Vonn was happy with her run and said it was basically flawless. Still, when races are won by two-tenths of a second, a gust of wind can make a difference no matter how perfectly one skis.
“It was a solid run,” she said. “I didn’t really make any mistakes. Today you needed to ski well but also have a bit of luck with the wind. It was constantly changing. Right out of the start I got some really bad wind, it was swirling and I couldn’t see the first gate. I knew it was going to be a fight to the finish. I did my best to stay in my tuck as much as possible and fly low, unfortunately it wasn’t quite enough for the win today. But you know, when you have conditions like this in any event, you could be last easily. So you have to be happy when you are on the podium, and I definitely am.”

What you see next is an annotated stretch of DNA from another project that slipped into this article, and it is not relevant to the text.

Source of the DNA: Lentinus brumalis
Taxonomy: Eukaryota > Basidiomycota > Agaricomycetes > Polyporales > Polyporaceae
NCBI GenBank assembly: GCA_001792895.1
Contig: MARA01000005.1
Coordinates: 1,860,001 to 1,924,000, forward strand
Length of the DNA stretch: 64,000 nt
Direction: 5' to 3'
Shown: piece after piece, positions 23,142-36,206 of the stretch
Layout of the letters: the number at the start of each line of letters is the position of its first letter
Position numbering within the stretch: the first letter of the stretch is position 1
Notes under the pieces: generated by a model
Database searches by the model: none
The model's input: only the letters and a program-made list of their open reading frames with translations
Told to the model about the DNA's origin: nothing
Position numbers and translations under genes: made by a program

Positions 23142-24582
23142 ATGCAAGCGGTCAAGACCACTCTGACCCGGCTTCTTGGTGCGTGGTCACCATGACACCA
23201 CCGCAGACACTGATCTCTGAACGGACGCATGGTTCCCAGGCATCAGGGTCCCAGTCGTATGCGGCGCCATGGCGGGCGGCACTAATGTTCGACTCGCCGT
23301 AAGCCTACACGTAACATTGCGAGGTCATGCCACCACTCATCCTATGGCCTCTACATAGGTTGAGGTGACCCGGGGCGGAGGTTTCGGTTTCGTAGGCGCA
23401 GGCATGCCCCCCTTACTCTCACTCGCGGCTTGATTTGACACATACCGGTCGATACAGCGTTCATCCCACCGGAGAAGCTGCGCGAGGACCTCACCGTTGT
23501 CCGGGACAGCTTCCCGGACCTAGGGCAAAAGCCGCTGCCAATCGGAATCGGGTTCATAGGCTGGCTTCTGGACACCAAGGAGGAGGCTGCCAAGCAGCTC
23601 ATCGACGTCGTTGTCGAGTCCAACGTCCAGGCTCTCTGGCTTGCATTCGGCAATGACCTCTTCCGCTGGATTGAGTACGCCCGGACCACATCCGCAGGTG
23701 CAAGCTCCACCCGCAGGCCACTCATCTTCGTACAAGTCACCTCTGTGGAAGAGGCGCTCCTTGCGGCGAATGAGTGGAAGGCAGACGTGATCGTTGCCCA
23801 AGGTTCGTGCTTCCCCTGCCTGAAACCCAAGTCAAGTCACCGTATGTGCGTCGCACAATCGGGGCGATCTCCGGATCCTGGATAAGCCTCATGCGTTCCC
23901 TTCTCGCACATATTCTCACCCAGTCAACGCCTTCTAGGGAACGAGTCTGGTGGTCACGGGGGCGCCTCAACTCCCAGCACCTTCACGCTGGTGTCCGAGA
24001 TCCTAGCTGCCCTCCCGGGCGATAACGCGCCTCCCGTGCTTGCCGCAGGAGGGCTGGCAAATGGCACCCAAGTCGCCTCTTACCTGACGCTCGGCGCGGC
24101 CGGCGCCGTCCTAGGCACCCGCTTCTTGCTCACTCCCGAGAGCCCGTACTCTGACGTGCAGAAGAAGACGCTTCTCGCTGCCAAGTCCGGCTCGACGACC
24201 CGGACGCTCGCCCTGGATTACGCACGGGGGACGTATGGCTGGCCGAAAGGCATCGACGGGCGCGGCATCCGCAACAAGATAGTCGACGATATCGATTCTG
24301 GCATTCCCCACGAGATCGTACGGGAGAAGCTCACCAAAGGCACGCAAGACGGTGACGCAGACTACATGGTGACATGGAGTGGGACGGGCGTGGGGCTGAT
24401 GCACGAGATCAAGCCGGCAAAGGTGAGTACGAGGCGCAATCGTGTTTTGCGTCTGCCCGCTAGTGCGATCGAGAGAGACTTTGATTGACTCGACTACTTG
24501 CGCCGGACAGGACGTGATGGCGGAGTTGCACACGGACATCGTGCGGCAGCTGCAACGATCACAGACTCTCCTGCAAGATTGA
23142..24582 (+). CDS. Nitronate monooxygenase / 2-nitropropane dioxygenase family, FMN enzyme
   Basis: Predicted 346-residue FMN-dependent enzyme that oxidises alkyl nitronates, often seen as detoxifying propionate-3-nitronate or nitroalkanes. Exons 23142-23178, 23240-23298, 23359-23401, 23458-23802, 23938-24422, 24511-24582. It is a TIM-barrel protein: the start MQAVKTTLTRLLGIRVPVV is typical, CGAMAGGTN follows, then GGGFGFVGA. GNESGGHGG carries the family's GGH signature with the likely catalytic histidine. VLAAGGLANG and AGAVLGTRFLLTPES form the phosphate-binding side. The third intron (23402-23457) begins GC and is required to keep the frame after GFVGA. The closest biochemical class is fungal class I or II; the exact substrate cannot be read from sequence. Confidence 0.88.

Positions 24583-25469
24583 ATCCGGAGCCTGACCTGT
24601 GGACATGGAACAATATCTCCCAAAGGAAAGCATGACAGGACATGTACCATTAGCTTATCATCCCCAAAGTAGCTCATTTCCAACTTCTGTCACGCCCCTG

Vonn also extended a congratulations to the Italian winner.
“I’m happy for Merighetti,” Vonn said. “She won in Italy and I think that’s really important for our sport.”
Saturday’s race was only the third downhill of the season for Hoefl-Riesch, who opted out of last weekend’s races in Bad Kleinkirchheim to go home and rest in order to get over a bad bout of the flu. Although she has notched two slalom podiums this season (in Aspen and Flachau), the German hadn’t been reaching last year’s consistency in the speed events.
“I’m happy to be back on the podium in downhill,” Hoefl-Riesch said, adding that she had a few mistakes in her run. “It was not a perfect run. Over some big rolls I got little low and lost some speed. It’s good to see I can be on the podium without a perfect run. It was fun. I was having fun today. The snow was so great.”
Although the wind built up again throughout the morning, it wasn’t quite as strong as on Friday, when the second downhill training run was conducted without the final jump. Still, racers said the wind definitely played a role in the race on Saturday, but acknowledged that external elements are always a part of ski racing.